Farrell heads a national committee on desalination at the utility-sponsored Electric Power Research Institute. He says he is certain that seawater will look more attractive as other sources get scarce, and he expects California to join Florida on the list of desalinated water drinkers.
The timing will depend on "rainfall patterns, growth patterns and environmental issues," he said. "California is having some very pressing water issues."
Florida's energy office views desalination as a sensible water source for the future but would prefer to see it developed with alternative fuels.
Michael Ashworth, its conservation chief, said solar-powered desalination is a known technology that will decrease the electricity demands for coal and oil.
Worldwide, more than 5-billion gallons of desalinated water are consumed daily, mostly in the Middle East.
In the United States, hardly anyone drinks seawater.
Sanibel Island, Venice and several other coastal communities in Florida pump and desalinate brackish water from the ground. This process uses much less energy, because brackish water contains much less salt than seawater. It is also a limited source, and it contains low levels of radioactivity, which get concentrated in the byproduct.
Two U.S. cities have ocean desalination plants _ Key West and Santa Barbara, Calif. _ but neither is in use. Key West pipes its water from Dade County, and the Santa Barbara plant is on standby for droughts, Farrell said.
In the Tampa Bay area, water utilities will choose whether seawater is a source worth exploiting for future urban needs.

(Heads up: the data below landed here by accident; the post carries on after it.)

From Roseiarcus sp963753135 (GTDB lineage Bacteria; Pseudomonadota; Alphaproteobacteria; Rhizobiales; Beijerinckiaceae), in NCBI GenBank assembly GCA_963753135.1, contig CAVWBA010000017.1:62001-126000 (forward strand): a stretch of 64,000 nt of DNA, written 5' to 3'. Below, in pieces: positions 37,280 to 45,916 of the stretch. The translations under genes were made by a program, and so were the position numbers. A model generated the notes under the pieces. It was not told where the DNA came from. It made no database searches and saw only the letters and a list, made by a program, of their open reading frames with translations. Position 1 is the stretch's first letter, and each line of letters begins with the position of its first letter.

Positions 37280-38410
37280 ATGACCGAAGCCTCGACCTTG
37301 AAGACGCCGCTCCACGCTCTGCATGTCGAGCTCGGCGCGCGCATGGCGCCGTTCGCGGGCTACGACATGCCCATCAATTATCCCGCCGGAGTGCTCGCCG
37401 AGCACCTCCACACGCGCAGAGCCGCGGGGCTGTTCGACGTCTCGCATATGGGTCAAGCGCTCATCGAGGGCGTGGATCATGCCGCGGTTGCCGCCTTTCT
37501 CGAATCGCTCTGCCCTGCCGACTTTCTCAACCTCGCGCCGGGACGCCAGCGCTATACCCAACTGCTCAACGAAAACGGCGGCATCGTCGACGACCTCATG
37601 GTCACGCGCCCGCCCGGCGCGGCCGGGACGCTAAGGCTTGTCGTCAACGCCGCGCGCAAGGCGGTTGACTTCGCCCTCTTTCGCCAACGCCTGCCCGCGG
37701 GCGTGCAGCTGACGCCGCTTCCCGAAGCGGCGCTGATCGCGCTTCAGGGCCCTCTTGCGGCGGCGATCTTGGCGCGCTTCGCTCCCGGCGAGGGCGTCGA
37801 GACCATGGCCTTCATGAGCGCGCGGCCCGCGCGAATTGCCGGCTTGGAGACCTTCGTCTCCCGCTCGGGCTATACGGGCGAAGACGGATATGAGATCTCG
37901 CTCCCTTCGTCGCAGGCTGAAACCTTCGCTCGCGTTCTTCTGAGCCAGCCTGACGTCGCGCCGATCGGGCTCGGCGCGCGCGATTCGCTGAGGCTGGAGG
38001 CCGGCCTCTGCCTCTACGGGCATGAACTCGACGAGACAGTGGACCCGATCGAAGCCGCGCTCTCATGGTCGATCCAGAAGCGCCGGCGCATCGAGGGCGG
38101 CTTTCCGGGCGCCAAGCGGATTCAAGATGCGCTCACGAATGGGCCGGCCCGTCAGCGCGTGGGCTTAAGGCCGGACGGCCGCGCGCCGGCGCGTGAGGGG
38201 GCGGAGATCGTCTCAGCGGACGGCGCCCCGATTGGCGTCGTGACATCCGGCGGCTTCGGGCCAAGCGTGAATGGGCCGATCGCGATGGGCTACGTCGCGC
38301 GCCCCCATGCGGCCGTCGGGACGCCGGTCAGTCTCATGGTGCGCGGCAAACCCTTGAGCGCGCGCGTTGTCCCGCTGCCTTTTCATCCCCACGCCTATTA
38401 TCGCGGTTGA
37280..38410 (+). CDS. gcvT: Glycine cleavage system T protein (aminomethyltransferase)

They may be forced to consider that choice as Swiftmud reduces their permits to pump groundwater from environmentally damaged areas. Other options: conservation, the treatment of sewer water for reuse and the collection of more rainwater.
Some local government officials have been pushing for another alternative: pipelines to water sources outside the Tampa Bay area. Swiftmud opposes that alternative until all local sources are exhausted.
If utilities do turn to the Gulf of Mexico, the first gallon of desalinated water is still years away from your faucet. Farrell estimates the permitting and construction of a large desalination plant would take three to four years.
Desalination, even on a large scale, would not affect construction plans at Florida Power Corp., spokesman Will Rodgers said.
"It wouldn't require us to build a new plant. It would increase our load," he said.
How the desalination process works
1 Wells 700 to 900 feet deep bring brackish (somewhat salty) water to the surface. A small portion is set aside; a scale inhibitor and sulfuric acid are added to the rest.
2 The water then passes through a carbon fiber micron filter, which removes any particles larger than a micron. A human hair is about 70 microns wide.
3 After passing through a high pressure pump the water is forced through a reverse osmosis membrane that draws out the salt. The potable water and remaining brine solution then separate and go different routes.
4 The brackish water that was set aside earlier is now combined with the potable water to make it a little less soft. The water then goes to clearwell holding tank where chlorine and sodium hydroxide are added and hydrogen sulfide is removed.
5 The water is pumped into storage tanks and then to customers.
A The solution that is left over from the reverse osmosis process is treated with oxygen and chemicals. The hydrogen sulfide is removed and the brine treated.
B The brine passes through a sump or holding tank before being pumped into the gulf.